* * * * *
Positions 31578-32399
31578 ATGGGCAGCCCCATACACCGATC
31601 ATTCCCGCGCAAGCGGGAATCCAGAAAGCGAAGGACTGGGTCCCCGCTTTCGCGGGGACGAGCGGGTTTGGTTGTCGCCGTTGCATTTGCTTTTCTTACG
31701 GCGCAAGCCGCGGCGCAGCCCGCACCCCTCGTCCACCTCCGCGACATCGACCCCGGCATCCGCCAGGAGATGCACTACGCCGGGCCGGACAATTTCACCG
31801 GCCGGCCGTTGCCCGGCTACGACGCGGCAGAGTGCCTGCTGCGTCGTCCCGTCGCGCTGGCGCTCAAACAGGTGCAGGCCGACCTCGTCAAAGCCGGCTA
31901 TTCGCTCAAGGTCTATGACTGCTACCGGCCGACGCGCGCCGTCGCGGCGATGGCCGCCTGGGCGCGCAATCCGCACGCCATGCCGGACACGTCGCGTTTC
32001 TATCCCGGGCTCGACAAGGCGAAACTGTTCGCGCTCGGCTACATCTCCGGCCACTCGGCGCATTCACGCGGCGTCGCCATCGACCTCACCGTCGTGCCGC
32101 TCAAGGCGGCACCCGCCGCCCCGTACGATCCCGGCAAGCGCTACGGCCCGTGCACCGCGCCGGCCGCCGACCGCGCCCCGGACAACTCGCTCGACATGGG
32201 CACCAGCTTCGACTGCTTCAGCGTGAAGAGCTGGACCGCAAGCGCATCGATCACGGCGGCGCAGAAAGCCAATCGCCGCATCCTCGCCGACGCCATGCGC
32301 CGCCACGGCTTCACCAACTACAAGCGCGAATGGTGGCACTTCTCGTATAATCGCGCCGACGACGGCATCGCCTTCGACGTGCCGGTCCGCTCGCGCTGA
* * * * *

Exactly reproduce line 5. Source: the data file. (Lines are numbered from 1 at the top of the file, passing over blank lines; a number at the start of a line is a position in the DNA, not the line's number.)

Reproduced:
31801 GCCGGCCGTTGCCCGGCTACGACGCGGCAGAGTGCCTGCTGCGTCGTCCCGTCGCGCTGGCGCTCAAACAGGTGCAGGCCGACCTCGTCAAAGCCGGCTA